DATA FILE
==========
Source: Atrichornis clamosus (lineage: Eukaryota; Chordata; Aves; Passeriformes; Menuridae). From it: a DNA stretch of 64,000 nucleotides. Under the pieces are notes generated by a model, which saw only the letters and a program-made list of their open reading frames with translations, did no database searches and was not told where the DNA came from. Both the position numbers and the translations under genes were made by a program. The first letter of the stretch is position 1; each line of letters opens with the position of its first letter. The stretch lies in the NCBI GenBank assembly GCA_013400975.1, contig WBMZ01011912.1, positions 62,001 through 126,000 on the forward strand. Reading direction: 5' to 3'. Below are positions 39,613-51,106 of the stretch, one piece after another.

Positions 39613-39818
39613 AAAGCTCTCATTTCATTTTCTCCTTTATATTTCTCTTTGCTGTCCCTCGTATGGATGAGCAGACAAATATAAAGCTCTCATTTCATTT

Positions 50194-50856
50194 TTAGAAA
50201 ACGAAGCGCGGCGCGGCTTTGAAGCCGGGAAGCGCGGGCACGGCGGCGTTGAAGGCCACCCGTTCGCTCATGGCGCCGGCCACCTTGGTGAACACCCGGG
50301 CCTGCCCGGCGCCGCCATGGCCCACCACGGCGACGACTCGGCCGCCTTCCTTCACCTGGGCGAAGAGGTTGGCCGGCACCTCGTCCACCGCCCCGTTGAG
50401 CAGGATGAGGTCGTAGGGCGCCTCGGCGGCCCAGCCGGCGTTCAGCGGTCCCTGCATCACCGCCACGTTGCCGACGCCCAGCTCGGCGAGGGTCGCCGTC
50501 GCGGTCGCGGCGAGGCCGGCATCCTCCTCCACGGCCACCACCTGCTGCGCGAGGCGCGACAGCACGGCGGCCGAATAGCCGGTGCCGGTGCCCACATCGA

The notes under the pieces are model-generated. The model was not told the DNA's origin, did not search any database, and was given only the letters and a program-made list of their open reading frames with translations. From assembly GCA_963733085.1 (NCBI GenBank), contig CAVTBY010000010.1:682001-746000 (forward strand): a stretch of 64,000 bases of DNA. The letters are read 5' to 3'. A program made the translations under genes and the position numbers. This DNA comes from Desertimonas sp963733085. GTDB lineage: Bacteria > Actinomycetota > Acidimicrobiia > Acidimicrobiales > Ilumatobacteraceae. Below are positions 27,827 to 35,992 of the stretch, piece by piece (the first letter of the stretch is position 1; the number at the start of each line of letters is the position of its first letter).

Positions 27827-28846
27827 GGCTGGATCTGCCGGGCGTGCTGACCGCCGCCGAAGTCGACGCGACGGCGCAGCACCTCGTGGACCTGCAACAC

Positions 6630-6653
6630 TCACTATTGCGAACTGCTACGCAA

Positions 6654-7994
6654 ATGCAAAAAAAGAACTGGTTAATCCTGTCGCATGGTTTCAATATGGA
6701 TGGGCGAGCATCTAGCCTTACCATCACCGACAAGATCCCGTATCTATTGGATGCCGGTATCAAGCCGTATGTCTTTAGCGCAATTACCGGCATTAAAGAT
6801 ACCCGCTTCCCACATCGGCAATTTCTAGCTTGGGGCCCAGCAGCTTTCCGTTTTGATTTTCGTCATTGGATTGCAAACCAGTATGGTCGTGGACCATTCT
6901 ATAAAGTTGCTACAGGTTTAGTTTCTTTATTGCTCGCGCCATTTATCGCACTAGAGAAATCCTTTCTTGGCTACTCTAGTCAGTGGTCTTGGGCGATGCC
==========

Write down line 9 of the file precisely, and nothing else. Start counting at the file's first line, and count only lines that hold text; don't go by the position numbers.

50501 GCGGTCGCGGCGAGGCCGGCATCCTCCTCCACGGCCACCACCTGCTGCGCGAGGCGCGACAGCACGGCGGCCGAATAGCCGGTGCCGGTGCCCACATCGA